Saturday, 23 February 2008

Texas - did we need the debate?

I started watching the Texas Democrat debate on YouTube (one which, like many of the others before, ignored Mike Gravel) and I started wondering if this was going to give information about the candidates that I haven't heard before in the other debates.

The opening statements from Obama and Clinton were interesting. It didn't take long for the former First Lady to mention her successes with healthcare for kids. This is almost getting like Giuliani's 9/11 tourettes! She mentions an old policy numerous times and fails to talk about anything that could be considered recent. She also namechecked two Texans - a former governor (Ann Richards) and Barbara Jordan, who was an ex-President of the Texas state legislature and an ex-US congresswoman:
"And among the people whom I got to know, who became not only friends, but heroes, were Barbara Jordan, who taught me a lot about courage, and today would actually be her birthday. I remember all the time about how she got up every single morning, facing almost insurmountable odds, to do what she did. And another was my great friend Ann Richards, who taught me so much about determination. Ann was a great champion for the people of Texas. She also reminded us that every so often it is good to have a laugh about what it is we're engaged in."
Sure, these two women were clearly great people, but if they were important figures in Clinton's life, why has she only started talking about them now? It's a clear attempt to get applause from the audience. However, I think it would have been better if she talked about policies that would benefit Texas and the whole country.

Obama made a slightly different statement. He concentrated on policy and didn't bother namechecking people. He didn't mention anything that was as old as Hillary's healthcare policy. This made is speech the better one of the two.

One of the first topics that was dicussed was possible negotiations with Cuba. This was raised because of Fidel Castro's recent announcement that he would not be continuing with his job as President of the country. Yes, this was new - but only because Castro's announcement was recent.

It's an interesting subject because it's well-known that the USA have consistently believed that the Cuban people are oppressed. Obama and Clinton agree with that notion, but now that the leadership is going to change, they mentioned negotiations. Hillary wanted talks with Raul Castro, Fidel's brother and heir - but only if they show signs that they want to shift to a democracy. Obama wants unconditional talks. They both agree that there has to be a lot of preparation before any talks happen though and human rights would have to be at the top of any agenda. Obama made the point that the United States should have diplomatic relations with both their enemies and allies. This is a good point because you don't make any progress by only talking to your friends. For this reason, I thought that Obama won that part of the debate.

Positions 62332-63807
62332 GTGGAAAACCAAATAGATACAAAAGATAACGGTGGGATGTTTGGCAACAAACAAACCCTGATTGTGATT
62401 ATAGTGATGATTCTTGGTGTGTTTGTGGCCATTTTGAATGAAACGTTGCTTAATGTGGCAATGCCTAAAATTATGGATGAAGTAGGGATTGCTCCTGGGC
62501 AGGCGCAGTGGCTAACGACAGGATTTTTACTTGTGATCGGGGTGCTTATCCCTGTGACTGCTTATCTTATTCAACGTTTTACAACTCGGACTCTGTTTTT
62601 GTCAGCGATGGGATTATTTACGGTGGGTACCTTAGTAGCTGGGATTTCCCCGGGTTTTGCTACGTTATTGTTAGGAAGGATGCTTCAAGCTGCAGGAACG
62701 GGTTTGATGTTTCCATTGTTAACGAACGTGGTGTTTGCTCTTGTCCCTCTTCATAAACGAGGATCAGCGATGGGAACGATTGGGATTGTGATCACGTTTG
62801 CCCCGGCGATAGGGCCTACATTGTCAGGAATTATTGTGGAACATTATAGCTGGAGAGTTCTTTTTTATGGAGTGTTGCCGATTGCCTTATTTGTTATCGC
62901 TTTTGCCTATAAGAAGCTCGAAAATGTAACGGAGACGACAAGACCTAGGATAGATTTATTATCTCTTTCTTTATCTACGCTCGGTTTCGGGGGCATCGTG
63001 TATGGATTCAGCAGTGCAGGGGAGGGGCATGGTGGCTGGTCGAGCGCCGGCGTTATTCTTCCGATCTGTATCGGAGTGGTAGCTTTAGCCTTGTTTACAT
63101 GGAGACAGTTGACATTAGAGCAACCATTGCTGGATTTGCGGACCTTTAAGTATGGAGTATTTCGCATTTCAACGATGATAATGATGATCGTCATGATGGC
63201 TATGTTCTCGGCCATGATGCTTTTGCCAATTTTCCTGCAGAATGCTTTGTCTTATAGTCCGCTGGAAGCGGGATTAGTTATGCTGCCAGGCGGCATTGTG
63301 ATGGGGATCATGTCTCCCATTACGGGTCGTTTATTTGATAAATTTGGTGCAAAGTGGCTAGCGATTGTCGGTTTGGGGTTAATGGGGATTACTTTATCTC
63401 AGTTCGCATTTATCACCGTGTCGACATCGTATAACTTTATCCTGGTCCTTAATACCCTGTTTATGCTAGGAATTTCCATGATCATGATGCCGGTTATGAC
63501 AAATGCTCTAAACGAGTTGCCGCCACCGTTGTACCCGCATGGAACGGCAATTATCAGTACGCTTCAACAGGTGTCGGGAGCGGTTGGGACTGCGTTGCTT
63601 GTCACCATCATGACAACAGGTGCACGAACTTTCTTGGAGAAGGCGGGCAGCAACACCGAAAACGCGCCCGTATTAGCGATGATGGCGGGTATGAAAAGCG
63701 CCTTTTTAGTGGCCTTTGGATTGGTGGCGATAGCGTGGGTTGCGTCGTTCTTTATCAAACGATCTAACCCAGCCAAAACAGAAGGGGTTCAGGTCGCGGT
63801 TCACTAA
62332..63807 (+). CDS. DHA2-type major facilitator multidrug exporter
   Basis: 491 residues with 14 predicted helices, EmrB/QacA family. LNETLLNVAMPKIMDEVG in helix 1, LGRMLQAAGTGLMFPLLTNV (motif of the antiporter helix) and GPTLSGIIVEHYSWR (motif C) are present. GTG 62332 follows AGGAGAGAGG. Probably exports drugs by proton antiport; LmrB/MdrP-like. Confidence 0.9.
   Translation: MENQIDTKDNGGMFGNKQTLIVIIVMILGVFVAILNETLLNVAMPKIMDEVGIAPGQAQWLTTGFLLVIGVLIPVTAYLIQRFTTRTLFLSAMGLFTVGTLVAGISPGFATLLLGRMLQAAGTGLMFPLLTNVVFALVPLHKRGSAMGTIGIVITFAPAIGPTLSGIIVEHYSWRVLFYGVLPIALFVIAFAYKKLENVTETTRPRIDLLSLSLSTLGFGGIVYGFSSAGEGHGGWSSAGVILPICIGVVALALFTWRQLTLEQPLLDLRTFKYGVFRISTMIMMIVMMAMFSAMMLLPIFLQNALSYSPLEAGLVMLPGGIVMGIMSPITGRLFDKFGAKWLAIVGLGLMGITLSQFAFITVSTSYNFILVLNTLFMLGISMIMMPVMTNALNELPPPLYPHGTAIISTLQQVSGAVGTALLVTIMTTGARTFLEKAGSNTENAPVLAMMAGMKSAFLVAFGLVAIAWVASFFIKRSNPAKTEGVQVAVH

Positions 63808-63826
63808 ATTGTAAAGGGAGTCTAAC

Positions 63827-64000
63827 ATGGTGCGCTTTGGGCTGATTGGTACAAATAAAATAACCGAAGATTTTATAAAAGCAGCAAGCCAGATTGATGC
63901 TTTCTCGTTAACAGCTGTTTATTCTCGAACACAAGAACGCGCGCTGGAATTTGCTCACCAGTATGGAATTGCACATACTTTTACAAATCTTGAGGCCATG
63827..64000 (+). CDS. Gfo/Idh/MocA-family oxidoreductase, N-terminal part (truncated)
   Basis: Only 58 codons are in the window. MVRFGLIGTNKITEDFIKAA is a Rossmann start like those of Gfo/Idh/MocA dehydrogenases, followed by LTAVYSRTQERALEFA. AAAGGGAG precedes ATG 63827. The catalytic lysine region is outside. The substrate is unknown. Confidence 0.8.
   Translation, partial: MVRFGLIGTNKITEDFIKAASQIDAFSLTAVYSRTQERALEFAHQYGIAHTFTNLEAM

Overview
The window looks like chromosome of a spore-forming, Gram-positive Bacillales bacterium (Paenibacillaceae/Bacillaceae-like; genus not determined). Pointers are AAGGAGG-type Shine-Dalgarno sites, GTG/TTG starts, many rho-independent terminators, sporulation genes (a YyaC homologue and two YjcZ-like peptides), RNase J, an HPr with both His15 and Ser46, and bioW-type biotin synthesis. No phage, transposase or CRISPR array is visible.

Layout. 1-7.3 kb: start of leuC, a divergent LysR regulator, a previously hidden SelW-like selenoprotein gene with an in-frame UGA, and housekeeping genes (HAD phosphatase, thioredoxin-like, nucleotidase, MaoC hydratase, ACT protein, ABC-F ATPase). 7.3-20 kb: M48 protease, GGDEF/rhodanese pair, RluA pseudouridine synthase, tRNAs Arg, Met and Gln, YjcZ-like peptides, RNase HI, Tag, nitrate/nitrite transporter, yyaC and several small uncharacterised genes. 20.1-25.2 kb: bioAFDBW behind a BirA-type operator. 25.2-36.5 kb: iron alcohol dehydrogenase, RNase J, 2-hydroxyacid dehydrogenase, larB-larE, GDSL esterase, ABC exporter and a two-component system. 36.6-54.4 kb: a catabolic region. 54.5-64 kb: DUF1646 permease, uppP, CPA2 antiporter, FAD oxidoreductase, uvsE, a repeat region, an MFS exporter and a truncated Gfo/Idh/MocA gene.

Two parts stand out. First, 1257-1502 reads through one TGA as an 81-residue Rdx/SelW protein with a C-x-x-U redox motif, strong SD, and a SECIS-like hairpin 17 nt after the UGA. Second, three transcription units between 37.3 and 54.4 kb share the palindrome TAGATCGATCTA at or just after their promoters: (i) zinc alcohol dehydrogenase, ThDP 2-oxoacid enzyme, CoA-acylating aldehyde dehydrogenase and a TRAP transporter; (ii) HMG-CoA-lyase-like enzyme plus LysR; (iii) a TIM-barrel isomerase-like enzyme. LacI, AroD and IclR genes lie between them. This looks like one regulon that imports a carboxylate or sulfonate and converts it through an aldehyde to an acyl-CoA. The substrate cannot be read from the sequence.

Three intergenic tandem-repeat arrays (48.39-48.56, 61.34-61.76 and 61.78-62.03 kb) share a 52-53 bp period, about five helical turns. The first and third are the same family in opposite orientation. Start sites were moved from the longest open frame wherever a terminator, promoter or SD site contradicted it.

Despite all that it's important to remember that Cuba is not part of the United States - it is a completely separate country. Why does the US think they should be the ones implementing regime change in a place that they do not control? Also, Castro ended the corrupt second term of Fulgencio Batista that was supported by the United States for six years. Castro has also decided to step down when he is ill, instead of foolishly trying to hold on to something that requires a good level of health. The travel embargo was enforced by the United States, not Cuba. If that wasn't in place, innocent people would still be free to move. Yes, Cuba is under Communist leadership, but it's not exactly the same as the situation in the former Soviet Union.

The next topic was immigration. I can understand it being mentioned because Texas has a border with another country (Mexico) and there is a high number of illegal immigrants getting through. Both felt that there needed to be a significant policy change. They felt that legalisation needed to be an option that was available to all and that there needed to be an end to the hate crime that hispanics suffer from. They both felt that the United States should help it's neighbour improve it's employment opportunities aswell. It was hard to see the differences, so I thought it was a draw.

The economy was discussed (yet again) and that was added to the list of topics that have be mentioned ad nauseum. What is the point of having all these debates if we are just going to hear the same old material? The only people that benefit from them at the moment are some of the audience at the venue, because they will probably only go to one of them. The TV and internet audience have this pushed down their throats repeatedly.

There are two possible solutions. One would be to have a single debate. Another idea would be to have multiple debates, with each one having a different focus. The advantage of the former is that the whole process would be shorter. The benefit of the latter is that there is a reason for people to view all the debates. The first option could be difficult though - television networks would be constantly battling for the chance to host the debate.

It will be interesting to see what happens after the Democrat and GOP conventions. There will be debates featuring candidates from both major parties. The same subjects will probably be discussed, but there will be a different dynamic. I can only hope that there won't be as many debates at that stage.

So, what do you think?

Technorati tags: USA, Politics, Election, Barack Obama, Hillary Clinton


Son Of PissedOffTeeacher said...

I can't believe everyone is buying into what was said in that debate. Both candidates contradicted themselves regularly, and when they weren't they were just wrong. Read all the issues with their answers here: